Pediatric Ross Procedure: Systematic Review Using Individual Data Pooling
Nabil DIB, Walid Ben Ali, Paul Khairy, Thierry Ducruet, Pierre-Luc Bernier, Nancy Poirier.
Montreal Heart Institute, Montreal, QC, Canada.
Objective(s): Ross procedure in children, especially in infants (<1 year), has been the subject of a small number of cohort studies. Using life tables from individual validated studies using graphical approach (Digitizelt®) provides more accurate access to data of early and late mortality in addition to cumulative autograft and pulmonary valve (PVR) dysfunction.
Methods: Systematic review was conducted with PRISMA criteria. Pubmed, Medline and Embase studies published between January 2000 and March 2022 were included. Time-to-event model assessed early and late mortality in addition to reoperative cumulative incidence autograft and PVR dysfunction. Heterogeneity between studies was tested using log-rank.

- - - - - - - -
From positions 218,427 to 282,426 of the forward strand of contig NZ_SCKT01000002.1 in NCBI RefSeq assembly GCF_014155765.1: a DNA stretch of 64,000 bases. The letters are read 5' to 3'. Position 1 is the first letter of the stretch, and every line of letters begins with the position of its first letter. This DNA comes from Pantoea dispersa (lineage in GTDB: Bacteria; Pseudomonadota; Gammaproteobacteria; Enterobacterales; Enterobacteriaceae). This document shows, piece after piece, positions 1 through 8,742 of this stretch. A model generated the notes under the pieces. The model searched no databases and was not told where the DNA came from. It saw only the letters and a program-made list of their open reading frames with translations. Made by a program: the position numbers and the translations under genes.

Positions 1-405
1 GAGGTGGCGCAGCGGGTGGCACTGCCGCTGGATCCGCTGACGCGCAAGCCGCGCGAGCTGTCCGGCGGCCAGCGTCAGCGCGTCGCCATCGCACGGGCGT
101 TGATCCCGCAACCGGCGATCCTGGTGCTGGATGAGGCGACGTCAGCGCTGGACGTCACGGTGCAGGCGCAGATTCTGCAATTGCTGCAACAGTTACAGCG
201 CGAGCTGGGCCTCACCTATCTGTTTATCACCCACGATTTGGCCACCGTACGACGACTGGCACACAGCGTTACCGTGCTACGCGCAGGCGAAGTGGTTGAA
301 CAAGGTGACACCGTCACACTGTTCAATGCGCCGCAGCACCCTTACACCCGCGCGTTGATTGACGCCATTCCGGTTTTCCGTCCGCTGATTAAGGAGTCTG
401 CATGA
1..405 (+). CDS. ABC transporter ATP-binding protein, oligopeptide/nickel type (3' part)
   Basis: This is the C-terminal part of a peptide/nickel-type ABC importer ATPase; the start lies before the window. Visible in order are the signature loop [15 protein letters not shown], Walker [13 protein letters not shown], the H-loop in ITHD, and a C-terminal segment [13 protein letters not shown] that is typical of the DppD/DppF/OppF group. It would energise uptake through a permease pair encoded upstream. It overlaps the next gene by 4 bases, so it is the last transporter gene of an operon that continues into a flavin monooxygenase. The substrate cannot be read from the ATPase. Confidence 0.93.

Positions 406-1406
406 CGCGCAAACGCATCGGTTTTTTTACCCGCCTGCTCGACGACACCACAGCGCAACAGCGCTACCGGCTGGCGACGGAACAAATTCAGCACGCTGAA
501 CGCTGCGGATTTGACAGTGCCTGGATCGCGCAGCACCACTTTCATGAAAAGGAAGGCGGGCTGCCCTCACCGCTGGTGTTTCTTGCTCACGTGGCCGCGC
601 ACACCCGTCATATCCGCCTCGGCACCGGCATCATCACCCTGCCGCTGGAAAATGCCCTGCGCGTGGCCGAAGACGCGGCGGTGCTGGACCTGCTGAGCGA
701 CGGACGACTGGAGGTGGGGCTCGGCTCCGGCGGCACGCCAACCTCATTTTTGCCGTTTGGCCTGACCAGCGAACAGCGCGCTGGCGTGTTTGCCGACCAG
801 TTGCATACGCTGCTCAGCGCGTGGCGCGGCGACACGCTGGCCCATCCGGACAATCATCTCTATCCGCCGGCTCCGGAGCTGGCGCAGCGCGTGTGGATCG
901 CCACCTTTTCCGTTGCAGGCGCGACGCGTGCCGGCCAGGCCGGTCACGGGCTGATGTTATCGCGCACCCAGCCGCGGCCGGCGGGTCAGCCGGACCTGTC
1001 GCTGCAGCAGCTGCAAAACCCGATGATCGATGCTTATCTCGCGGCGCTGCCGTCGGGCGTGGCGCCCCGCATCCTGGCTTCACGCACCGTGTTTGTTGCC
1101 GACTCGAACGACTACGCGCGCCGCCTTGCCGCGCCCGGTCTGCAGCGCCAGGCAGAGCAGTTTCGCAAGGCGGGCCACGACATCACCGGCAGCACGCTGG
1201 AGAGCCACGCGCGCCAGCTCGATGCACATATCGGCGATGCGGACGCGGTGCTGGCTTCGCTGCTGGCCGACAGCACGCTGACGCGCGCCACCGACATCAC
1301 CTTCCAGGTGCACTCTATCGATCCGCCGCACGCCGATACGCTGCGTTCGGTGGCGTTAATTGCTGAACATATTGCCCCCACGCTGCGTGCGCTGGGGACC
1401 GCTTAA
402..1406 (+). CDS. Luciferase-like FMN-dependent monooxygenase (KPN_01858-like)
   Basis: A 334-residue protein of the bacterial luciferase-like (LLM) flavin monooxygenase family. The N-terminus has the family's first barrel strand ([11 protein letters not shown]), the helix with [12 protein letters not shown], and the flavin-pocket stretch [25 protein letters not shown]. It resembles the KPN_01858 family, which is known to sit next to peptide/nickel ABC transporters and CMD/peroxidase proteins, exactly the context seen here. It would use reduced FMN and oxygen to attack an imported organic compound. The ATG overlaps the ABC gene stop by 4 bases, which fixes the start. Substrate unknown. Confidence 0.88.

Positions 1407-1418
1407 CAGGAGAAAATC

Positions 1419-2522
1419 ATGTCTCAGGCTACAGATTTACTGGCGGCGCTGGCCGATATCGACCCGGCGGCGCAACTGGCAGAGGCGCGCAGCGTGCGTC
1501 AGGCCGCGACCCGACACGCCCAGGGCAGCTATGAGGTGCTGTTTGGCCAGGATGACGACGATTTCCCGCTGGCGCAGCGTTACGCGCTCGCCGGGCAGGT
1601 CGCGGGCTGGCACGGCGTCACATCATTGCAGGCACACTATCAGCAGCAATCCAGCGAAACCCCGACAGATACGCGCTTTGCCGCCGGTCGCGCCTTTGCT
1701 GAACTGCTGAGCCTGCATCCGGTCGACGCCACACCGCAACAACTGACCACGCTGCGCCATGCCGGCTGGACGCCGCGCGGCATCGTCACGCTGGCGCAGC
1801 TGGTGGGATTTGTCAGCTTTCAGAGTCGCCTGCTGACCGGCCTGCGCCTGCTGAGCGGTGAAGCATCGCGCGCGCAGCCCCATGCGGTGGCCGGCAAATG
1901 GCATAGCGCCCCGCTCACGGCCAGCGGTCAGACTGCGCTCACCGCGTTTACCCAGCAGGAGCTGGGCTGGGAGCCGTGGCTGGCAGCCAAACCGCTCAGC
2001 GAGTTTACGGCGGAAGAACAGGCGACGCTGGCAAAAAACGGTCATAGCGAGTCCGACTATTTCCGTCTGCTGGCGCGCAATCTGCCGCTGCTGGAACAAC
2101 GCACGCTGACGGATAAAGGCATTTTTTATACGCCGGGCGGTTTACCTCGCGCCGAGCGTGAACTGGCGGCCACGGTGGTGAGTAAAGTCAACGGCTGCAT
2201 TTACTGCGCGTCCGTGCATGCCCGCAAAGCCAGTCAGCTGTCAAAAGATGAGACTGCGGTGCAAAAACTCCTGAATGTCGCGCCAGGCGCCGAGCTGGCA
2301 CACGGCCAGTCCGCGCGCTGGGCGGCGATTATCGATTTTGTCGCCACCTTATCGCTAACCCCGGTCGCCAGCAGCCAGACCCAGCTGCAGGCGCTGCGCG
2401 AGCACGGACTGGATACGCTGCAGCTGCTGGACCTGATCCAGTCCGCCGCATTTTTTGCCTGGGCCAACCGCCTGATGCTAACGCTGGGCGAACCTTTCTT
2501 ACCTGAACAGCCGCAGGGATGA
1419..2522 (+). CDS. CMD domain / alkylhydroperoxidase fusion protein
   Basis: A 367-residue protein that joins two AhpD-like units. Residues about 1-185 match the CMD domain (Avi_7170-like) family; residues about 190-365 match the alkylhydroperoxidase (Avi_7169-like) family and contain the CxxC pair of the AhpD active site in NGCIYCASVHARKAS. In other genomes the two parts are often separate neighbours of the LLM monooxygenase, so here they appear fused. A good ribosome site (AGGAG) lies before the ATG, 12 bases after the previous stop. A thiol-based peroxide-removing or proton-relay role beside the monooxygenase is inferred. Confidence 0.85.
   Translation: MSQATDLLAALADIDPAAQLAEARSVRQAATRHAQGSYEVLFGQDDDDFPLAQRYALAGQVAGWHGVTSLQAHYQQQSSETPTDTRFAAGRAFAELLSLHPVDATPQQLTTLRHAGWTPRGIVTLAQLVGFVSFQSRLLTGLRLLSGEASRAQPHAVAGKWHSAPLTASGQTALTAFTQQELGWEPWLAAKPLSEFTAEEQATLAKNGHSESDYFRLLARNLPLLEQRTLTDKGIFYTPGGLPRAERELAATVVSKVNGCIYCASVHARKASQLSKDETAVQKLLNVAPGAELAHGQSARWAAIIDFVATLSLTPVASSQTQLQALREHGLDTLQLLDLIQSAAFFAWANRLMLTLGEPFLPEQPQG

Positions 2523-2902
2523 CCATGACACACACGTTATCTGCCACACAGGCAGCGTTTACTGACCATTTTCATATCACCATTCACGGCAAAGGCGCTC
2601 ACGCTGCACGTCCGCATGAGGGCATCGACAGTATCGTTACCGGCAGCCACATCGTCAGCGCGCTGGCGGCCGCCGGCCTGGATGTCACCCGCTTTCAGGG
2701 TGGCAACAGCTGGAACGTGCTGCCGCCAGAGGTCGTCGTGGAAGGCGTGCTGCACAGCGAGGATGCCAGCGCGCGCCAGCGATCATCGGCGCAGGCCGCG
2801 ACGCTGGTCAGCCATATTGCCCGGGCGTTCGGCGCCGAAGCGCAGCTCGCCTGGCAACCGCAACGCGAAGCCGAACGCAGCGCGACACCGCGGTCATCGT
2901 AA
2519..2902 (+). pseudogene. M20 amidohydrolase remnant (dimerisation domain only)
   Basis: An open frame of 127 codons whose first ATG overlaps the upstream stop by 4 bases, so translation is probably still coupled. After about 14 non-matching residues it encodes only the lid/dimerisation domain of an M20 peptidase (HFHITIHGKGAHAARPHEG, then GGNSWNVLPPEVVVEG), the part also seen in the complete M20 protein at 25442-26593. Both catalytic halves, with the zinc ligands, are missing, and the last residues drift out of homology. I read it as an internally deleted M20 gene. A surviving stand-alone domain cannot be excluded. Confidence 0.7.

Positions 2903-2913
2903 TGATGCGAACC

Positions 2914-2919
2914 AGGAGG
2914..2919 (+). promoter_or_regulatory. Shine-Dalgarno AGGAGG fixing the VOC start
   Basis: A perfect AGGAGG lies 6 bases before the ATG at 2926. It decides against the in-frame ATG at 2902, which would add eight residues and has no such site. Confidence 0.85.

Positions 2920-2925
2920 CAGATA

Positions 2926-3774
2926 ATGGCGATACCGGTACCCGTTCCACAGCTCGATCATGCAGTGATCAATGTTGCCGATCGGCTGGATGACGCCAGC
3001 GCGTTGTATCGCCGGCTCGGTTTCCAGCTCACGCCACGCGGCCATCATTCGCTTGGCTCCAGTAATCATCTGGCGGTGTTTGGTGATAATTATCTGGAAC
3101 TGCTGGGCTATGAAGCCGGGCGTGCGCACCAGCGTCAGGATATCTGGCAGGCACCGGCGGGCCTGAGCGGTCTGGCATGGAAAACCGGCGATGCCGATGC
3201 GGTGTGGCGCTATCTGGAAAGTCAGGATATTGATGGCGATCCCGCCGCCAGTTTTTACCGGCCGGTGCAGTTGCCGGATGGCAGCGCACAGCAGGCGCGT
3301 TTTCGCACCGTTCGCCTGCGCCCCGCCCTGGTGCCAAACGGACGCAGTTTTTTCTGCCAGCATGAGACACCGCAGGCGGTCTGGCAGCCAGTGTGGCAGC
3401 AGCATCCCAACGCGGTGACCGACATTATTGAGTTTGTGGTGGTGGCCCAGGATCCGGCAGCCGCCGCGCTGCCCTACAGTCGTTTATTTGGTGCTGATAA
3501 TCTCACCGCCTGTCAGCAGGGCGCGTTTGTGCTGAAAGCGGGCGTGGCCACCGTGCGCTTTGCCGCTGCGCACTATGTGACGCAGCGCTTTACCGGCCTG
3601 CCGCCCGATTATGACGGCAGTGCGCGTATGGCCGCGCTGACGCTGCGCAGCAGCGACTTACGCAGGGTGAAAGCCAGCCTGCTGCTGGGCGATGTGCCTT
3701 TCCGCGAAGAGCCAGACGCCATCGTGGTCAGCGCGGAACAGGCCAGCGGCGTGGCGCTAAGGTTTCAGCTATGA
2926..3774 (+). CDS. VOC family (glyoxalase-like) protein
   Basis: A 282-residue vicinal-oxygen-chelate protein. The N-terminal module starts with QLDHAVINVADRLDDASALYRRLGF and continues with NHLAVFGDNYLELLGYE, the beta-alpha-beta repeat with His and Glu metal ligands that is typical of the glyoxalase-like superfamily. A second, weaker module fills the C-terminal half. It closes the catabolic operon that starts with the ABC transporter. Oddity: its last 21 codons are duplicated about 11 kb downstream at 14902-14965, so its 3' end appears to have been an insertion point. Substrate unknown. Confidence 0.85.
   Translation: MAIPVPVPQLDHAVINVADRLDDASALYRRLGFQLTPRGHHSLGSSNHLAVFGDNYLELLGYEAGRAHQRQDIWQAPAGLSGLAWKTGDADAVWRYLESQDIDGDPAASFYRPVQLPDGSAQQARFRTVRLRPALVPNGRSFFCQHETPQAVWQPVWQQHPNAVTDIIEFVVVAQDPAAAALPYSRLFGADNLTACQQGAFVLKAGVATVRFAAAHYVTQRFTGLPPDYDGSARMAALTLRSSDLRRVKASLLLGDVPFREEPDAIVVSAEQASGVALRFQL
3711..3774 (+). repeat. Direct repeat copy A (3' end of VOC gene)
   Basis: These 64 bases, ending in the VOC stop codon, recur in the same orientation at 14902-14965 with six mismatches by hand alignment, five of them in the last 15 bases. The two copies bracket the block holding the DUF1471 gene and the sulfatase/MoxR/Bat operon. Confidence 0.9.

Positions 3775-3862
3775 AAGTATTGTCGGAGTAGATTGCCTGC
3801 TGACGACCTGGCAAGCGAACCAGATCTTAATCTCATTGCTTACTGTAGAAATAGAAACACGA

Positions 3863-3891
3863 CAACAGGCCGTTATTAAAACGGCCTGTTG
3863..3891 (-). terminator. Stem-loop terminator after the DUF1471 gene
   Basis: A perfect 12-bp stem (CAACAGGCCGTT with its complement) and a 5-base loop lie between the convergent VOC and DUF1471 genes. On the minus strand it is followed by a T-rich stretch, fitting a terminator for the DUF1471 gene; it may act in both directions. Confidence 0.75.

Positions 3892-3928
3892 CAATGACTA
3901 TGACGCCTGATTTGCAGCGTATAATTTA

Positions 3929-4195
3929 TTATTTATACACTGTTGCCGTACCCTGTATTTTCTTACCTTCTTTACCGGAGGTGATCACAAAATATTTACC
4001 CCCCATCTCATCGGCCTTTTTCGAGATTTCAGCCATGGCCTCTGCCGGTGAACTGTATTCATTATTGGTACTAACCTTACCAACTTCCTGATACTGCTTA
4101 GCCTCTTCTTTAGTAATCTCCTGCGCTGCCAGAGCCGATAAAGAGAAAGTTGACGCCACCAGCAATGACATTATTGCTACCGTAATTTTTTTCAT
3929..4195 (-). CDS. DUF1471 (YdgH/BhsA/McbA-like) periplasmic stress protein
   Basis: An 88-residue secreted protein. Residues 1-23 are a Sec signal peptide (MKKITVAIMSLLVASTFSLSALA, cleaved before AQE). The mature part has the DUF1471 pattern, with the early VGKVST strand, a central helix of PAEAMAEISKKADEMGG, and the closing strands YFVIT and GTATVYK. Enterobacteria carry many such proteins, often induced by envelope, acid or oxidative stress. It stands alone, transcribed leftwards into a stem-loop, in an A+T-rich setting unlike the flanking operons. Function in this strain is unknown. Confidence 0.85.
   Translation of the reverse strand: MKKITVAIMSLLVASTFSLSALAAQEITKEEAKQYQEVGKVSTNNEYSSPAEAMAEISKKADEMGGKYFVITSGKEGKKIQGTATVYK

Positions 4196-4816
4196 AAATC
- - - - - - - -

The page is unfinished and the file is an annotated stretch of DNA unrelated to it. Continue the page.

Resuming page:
Results: Twenty studies (n=2041 patients) were included for individual data pooling. Median follow up was 8.3 years (IQR: 5.0-13.1 years). Overall pooled estimates of early (30 days) and 15-years mortality rates were 4.0% (95% CI, 3.2% to 5.0%) and 14.2% (95% CI, 11.1% to 18.2%), respectively. Fifteen-year cumulative incidence of reoperation for autograft and PVR dysfunction were 21.5% (95% CI, 18.0% to 25.5%) and 34.4% (95% CI, 30.6% to 38.6%), respectively. Infant pooled estimated of early and 5-year mortality rates were 12.5% (95% CI, 8.7% to 17.8%) and 20.0% (95% CI, 14.7% to 27.1%) respectively. Five-year cumulative incidence of autograft and PVR dysfunction were 6.8% (95% CI: 2.1% to 20.8%) and 28.8% (95% CI: 21.9% to 37.3%), respectively.
Pediatric Ross procedure offers a short and long term solution including infant with a good survival and autograft reoperation rate. However, PVR remains problematic in all age categories.
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